The Opposite Of Gentrification
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Politics and Activism

The Opposite Of Gentrification

What happens when thugs and drug dealers move in on unsuspecting neighborhoods?

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The Opposite Of Gentrification
Daily Mail

Everyone has heard of gentrification and how awful it is for every city in America. If you haven’t, the Merriam-Webster Dictionary describes it as: “the process of renewal and rebuilding accompanying the influx of middle-class or affluent people into deteriorating areas that often displaces poorer residents.”

While you might think that sounds like a great way for a city to prosper, people have been up in arms about gentrification because it is making it too difficult for people who have been living in a certain community to continue to afford to live there.

But, what about the opposite of gentrification? While there is no antonym for gentrification because it means to improve, I found a man using the term communizing or communization. I agree, as it could mean, and does to him, to depreciate the importance of or make ordinary. I will use this term in talking about the deteriorating conditions in Buffalo, because they are plentiful.

Specifically, my grandmother lives in Black Rock. It is a small town on the north side of Buffalo by the Niagara River. She told me when she was growing up and going to school there, it was a quaint Polish village. She grew up with the same six girls. They called themselves "The Sexy Six" and never had to worry about unwanted attention, or even had to lock their doors.

Everyone knew everyone and everyone protected each other.

Now, my 85-year-old grandmother has to live in fear of bullets coming through her windows.

Shady people continue to move in and bring more people in to do their shady dealings with, and every night, there are at least 10 grown men playing dice in the streets. I can remember when I rode my tricycle around that neighborhood and waved to everyone I saw. When I get out of my car now, I try not to make eye contact and walk with fear of being catcalled, or worse.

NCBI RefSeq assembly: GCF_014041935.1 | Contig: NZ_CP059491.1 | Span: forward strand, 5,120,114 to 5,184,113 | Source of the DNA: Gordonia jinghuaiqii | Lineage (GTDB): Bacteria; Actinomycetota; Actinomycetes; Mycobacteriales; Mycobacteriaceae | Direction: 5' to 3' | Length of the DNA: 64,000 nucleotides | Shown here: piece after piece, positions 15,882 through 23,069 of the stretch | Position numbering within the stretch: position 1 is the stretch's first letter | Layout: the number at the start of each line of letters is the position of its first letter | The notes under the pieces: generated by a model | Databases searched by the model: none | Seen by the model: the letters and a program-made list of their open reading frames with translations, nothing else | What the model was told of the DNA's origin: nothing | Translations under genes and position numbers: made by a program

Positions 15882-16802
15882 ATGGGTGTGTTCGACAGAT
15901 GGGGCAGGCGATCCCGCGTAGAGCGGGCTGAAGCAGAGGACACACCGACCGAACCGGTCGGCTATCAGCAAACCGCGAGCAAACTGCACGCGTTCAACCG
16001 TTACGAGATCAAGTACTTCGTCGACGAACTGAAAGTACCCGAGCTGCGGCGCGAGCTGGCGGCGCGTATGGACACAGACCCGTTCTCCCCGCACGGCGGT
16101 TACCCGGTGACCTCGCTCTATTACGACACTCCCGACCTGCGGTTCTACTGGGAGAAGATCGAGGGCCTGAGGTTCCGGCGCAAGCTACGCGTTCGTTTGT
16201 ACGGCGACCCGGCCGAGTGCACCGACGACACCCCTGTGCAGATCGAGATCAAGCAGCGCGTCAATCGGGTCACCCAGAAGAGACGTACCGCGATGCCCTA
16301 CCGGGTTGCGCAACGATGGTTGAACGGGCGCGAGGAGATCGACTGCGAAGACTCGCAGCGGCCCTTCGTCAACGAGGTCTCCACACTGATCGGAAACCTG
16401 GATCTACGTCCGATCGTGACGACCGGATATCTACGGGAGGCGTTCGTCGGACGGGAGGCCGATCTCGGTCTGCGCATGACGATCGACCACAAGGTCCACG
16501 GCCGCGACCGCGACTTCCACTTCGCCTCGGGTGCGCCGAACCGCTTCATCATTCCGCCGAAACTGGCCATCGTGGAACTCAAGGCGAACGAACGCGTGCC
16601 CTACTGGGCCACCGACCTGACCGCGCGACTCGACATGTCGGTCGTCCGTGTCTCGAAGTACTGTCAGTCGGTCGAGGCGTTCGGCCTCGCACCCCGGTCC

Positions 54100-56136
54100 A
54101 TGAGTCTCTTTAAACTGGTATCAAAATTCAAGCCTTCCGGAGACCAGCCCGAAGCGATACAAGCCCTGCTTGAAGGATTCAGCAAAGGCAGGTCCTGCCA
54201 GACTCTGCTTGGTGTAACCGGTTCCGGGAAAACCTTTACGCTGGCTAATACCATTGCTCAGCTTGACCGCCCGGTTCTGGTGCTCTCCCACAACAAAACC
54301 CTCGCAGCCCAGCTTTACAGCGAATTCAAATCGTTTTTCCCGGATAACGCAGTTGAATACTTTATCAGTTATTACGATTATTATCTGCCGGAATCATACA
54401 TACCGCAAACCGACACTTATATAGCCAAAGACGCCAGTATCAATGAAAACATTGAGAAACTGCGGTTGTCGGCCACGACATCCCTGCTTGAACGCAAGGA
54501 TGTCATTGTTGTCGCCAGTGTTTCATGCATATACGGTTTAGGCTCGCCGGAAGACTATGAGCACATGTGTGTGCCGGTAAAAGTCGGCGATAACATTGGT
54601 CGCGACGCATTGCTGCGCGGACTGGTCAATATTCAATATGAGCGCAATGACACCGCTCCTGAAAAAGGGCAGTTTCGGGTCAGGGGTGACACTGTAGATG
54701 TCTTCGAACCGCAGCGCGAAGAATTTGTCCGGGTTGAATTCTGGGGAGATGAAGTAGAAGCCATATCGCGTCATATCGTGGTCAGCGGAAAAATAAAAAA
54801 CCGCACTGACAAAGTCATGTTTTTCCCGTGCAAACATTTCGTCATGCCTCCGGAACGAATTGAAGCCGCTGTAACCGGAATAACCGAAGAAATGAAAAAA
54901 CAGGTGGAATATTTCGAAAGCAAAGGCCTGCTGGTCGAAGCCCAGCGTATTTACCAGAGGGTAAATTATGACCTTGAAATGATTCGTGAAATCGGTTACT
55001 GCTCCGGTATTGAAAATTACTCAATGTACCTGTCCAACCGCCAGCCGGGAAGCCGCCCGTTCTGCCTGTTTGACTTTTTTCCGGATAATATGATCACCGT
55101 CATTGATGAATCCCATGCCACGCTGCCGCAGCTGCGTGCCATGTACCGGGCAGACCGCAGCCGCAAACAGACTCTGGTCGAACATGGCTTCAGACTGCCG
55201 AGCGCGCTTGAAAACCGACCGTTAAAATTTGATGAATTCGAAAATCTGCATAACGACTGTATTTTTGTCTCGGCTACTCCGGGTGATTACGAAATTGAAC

Last summer, my Babci (grandmother in Polish) had all four of her tires slashed because one drug dealer thought she was talking to the cops about him when she was really answering their questions about another drug dealer. This is not something my grandfather, who was a World War II veteran, would have tolerated. But, he was born in that house and died in that house in Black Rock, and now that he has passed, my grandmother would never think of moving. So, what is there to do?

I don’t want the same fate for my darling grandmother as Juan Rodriquez. He is an 11-year-old boy who was just shot in the head in Buffalo while trying to protect his younger brothers and sisters. This was two days before his 12th birthday. The media outlets are trying to suggest the shooting may have been gang-related. I suggest, don’t believe everything you read on the internet.

I know, at least for my grandmother’s recent street shooting, the gunfire was over a girl. The target was an 18-year-old young man I watched grow up. The innocence in this person is gone. He has let his environment influence him more than is safe. Especially for my Babci, who lives next door. That is the problem with communization, it takes over well before anything can be done about it.

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This article has not been reviewed by Odyssey HQ and solely reflects the ideas and opinions of the creator.
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